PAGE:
Mariners off to good start against lefties

Apr 2, 2014, 12:07 PM | Updated: 12:15 pm

By Gary Hill

The Mariners enthusiastically passed their first lefty test of the season Tuesday night by battering C.J. Wilson for six runs on eight hits.

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The six runs the M’s scored off C.J. Wilson is encouraging given their struggles against lefties last season. (AP)

The Mariners struggled mightily in 2013 against left-handed pitching. Their meager .229 batting average was the worst in all of MLB and their .293 on-base percentage and .364 slugging percentage also finished dead last. Wilson himself was a significant contributor to the problem by only allowing seven earned runs in 28 2/3 innings pitched (2.20 ERA) against Seattle.

The Mariners faced 51 left-handed starters a season ago, which was a meaningful chunk of the season given the lack of production. Meanwhile, Seattle maintained a .714 OPS versus right-handed pitchers, which was a respectable 17th in baseball.

It is essential that the Mariners dramatically improve their lefty fate and here are a few primary reasons why they will.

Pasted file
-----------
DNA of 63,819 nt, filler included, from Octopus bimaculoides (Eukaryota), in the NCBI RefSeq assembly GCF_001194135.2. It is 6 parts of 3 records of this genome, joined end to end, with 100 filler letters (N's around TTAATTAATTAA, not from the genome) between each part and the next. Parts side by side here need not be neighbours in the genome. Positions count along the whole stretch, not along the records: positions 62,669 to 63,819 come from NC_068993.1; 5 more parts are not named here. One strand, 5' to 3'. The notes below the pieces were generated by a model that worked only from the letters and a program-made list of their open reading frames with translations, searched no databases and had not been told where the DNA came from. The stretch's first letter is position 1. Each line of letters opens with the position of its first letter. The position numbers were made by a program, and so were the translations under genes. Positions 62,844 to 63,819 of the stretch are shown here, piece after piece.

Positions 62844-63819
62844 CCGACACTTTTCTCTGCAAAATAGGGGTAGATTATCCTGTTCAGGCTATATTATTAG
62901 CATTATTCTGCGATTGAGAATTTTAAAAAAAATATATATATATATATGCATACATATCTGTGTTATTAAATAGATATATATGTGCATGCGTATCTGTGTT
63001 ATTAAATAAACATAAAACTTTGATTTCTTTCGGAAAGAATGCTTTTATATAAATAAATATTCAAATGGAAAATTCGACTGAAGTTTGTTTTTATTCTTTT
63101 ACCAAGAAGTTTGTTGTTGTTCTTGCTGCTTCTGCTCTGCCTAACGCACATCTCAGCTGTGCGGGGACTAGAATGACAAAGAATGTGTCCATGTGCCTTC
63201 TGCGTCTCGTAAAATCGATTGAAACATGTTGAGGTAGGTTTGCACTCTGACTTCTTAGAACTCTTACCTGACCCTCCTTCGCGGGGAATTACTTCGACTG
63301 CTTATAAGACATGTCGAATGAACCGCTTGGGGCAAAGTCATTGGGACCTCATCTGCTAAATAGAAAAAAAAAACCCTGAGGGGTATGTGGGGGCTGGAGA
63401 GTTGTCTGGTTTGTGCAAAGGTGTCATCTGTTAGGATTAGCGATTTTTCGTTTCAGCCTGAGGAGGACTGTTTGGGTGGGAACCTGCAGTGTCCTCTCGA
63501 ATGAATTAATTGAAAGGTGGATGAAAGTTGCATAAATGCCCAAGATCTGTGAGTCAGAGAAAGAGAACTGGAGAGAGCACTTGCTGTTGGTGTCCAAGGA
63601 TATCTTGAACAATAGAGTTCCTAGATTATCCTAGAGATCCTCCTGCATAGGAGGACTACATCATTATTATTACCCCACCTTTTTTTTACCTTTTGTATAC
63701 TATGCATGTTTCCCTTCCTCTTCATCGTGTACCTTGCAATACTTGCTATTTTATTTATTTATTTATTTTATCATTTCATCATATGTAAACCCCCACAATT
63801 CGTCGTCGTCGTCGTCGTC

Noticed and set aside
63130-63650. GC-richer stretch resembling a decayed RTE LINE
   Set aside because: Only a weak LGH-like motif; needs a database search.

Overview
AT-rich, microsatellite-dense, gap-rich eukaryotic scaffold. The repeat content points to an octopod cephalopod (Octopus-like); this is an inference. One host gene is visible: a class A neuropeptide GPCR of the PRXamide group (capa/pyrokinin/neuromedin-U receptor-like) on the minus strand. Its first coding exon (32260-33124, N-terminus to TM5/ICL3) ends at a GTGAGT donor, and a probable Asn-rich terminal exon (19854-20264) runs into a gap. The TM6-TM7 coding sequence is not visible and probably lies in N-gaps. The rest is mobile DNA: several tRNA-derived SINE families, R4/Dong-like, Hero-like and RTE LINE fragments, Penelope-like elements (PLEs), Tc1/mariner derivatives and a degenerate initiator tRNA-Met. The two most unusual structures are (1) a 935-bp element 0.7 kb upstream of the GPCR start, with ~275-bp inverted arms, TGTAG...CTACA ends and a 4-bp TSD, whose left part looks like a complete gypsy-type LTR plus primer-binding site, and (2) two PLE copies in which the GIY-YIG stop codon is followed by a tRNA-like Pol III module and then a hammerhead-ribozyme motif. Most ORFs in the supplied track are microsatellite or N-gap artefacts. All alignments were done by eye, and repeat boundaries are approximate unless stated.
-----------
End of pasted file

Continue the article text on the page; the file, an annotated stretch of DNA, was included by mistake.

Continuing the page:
Robinson Cano. The five-time All-Star hits everyone. He hits lefties, righties and even pitchers who throw in a similar fashion to a Jim Leyland reference. Cano crushes righties to the tune of .319/.363/.531, but is solid against left-handed pitchers as well (.290/.340/.790). In 2013, Cano hit .291 with seven home runs and 37 RBIs against lefties.

Corey Hart. The slugger has feasted on left-handed arms throughout his career. He maintains an even .300 batting average against lefties while belting 44 homers and boasting a career .896 OPS.

Brad Miller. In a small MLB sample size Miller handled himself well against lefties by hitting .270 and lacing five extra-base hits. The production vastly outweighs what they were previously getting offensively against lefties.

Justin Smoak. It was a massive struggle for Smoak from the right side. The switch-hitter batted a frigid .192 versus lefties while managing just two of his 20 home runs. Strangely enough, Smoak actually had more success against lefties than righties in 2012. He hit .235 and whacked seven homers and seven doubles. He is a natural right-handed hitter and at least some improvement against lefties seems very likely.

The Mariners are off to a flying start by nearly matching their output against Wilson from a year ago in just one game. They will be tested again Wednesday as lefty Hector Santiago takes to the hill.

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